Computed tomography (CT) has long been used in human medicine, but has risen only recently to prominence in veterinary medicine. This rise is due primarily to the image quality advantages CT provides over conventional X-ray.
CTs are especially useful in standard veterinary applications when used to diagnose abnormalities in the nose, ear, brain, pelvis, lung, mediastinum, and the musculoskeletal system. (University of Minnesota) In many cases, CT imaging can provide information that cannot be obtained using radiography and ultrasound.
As the used and refurbished CT scanner market continues to grow, it is becoming more and more financially feasible for veterinary clinics to add a CT to their imaging stable. If you are considering adding a CT to your clinic, here are some questions to help you decide what CT will work well in your practice.
Will you image small or large animals?
As you select your CT, the size of your typical animal will affect the opening diameter and table weight you need. Unless you are scanning horses and pigs, a standard, 70cm gantry will work just fine. If you will routinely image large animals, consider a wide-bore scanner, which has a larger opening and will better accommodate large animals. Make sure you also note the table weight limit on any CT you consider.
Fixed or portable?
It is important to be able to serve all your patients with one CT unit – including the largest ones. That is why we recommend a fixed CT scanner instead of a portable one. We are asked about portable scanners often. Unfortunately, there are just no good options out there. Portable units are either older with poor quality, have bore sizes that are too small, or are prohibitively expensive.
Will you perform oncology studies?
If not, a 1-4 slice scanner will work just fine. If yes, a 16, 32, or 40-slice CT is ideal. Since 16 slices has been the market standard for many years, these systems are much easier to find on the market and often less expensive for your clinic. The increased slice count is useful for cancer diagnosis because it offers better resolution, making it possible to diagnose and assess the extent of the disease (Texas A&M). For example, a higher-slice count CT will more accurately measure the margins of a mass and allow for a greater chance of success in surgery and radiation therapy. (VetMedImaging.com)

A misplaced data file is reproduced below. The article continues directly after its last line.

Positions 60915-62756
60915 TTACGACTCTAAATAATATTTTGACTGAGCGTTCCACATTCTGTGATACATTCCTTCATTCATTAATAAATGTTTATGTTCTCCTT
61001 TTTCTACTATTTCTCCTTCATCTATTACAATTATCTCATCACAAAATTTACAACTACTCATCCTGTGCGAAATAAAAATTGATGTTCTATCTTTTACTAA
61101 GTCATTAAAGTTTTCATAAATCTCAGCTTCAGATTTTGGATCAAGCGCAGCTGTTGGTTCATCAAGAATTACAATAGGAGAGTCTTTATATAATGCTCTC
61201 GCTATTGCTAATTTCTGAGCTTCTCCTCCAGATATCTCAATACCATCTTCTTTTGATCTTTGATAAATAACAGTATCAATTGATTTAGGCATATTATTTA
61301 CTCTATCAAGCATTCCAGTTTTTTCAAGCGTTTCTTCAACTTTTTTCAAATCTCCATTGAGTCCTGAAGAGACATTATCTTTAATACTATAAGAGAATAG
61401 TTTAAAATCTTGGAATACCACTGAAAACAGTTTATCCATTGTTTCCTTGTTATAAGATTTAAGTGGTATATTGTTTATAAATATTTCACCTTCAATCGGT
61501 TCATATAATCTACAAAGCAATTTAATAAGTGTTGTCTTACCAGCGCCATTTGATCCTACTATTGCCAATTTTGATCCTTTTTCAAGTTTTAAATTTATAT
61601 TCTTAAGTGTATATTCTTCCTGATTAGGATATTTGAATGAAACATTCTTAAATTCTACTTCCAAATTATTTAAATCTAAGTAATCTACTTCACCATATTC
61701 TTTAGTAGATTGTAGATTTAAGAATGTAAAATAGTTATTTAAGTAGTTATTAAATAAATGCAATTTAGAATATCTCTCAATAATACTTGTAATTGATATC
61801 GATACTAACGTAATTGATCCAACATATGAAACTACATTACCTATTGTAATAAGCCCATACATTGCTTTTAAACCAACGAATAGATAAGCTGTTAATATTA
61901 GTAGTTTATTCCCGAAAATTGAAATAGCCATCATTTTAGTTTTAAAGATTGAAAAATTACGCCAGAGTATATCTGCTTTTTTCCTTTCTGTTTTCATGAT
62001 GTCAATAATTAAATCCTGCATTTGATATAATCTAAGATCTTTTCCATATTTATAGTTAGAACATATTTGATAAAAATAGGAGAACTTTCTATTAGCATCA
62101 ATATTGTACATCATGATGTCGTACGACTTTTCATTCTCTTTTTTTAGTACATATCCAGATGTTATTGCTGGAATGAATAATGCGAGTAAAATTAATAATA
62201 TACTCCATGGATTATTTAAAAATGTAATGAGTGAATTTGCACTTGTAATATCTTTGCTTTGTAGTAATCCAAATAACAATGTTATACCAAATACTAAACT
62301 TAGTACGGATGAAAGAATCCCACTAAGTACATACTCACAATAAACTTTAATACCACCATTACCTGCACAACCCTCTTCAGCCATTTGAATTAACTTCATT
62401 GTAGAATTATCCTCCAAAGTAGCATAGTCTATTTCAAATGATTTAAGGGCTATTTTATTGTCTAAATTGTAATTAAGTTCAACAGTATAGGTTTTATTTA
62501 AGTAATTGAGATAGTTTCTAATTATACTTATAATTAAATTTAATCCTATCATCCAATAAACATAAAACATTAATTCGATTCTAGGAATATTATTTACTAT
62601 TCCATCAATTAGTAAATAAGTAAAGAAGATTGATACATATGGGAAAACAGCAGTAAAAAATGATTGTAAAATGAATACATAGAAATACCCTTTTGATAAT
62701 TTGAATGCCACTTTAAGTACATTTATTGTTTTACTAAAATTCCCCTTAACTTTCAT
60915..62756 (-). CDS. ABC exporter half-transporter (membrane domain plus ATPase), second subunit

Will you be diagnosing trauma cases?
A higher slice count is useful for trauma diagnosis because of quicker scan speeds and greater resolution. Time is of the essence in trauma cases, and so is a quick, accurate diagnosis of the trauma’s extent. CTs with a slice count of 16 or higher are ideal for trauma/emergency applications.
So what works best for standard veterinary use?
Vets tend to be the most cost-conscious of all buyers, as usually they are investing their own money in some way. With this in mind a 1-4 slice scanner can often work just fine for standard clinical practices that deal primarily with small animals. On the other hand, not all 1-4 slice scanners are the same. It's critical that you confirm parts availability and service costs before simply buying the cheapest option (as it may end up being the most expensive over time).
If you intend to work with larger animals, oncology, or trauma on a consistent basis, you may want to consider systems with larger bores and/or slice counts of 16 or higher.
Assessing the species you find in your case load most often and the types of studies that are a part of your routine can help you find the best CT scanner for your facility. If you have questions along the way, our CT experts can get you more information. Contact us to talk about your project or download our free CT Scanner Buyer's Guide.